Diabetes-related deaths in Wales fall by more than a quarter
Deaths from diabetes-related conditions in Wales have fallen by more than a quarter in four years, a report for the Welsh government has found.
Ministers welcomed the 28% fall from 420 to 300, between 2009 and 2013, and said they were "taking action" to diagnose the disease early.
But a diabetes charity said performance was "patchy", with only one in three people meeting treatment targets.
Diabetes UK Cymru said the reduced deaths was part of a UK-wide trend.
Commenting on the report, Together for Health - a Diabetes Action Plan, Deputy Health Minister Vaughan Gething said ministers were "taking action to diagnose people with diabetes as early as possible and reduce the number of deaths associated with the condition".
"While we are making good progress, all of us still have a personal responsibility to look after our own health and not put ourselves at risk of falling victim to diabetes," he said.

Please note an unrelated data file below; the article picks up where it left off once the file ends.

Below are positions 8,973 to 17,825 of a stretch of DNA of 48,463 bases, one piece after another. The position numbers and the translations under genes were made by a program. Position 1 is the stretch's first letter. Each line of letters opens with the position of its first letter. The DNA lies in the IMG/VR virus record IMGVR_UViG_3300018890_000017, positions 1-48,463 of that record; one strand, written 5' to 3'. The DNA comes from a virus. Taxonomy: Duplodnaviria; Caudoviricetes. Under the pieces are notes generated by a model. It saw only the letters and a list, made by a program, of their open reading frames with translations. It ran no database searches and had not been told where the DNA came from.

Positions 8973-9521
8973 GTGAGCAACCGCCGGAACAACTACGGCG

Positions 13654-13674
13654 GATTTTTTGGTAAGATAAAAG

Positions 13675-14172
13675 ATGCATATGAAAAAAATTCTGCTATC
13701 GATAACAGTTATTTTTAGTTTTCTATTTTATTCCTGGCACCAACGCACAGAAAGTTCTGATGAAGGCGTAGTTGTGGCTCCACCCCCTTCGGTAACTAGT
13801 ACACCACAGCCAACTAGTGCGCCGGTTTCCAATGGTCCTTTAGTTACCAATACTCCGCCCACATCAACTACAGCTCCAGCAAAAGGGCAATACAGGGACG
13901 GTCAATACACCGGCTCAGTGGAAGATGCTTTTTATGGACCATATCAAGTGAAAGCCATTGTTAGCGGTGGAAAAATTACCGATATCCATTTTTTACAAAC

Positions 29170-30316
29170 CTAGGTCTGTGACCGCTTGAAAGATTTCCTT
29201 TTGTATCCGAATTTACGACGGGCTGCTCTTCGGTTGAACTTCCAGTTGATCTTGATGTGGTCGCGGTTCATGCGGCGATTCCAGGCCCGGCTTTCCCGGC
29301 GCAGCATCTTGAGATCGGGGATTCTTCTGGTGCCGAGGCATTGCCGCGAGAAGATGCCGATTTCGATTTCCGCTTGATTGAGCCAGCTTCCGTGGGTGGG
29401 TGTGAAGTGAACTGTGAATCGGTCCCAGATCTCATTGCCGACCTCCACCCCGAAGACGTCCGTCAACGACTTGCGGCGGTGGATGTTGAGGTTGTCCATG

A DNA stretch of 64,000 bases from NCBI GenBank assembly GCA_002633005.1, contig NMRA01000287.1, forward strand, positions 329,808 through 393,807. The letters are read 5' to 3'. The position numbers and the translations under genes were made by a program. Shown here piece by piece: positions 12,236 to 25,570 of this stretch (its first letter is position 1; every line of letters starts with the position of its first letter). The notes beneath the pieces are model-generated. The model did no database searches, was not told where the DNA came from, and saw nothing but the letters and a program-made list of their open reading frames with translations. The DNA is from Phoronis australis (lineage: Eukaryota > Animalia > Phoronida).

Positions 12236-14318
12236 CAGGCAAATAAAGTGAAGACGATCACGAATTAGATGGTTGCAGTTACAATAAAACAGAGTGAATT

Disease plan 'promise'
Diabetes UK Cymru director Dai Williams said the falling number of deaths from diabetes-related conditions had been a "general trend for a number of years" across the UK, yet in Wales "we know that only one in three people with diabetes are meeting treatment targets, that hasn't improved".
While there were "signs" of improved education for people with the disease and better treatment for children being introduced in the future, he said, a major diabetes prevention plan for Wales had been promised 18 months ago and "I've yet to see something happen".
"The headlines sound good, scratch a bit behind them and they're not telling us anything we don't already know - if you look at it in a bit more detail, it is patchy," he said.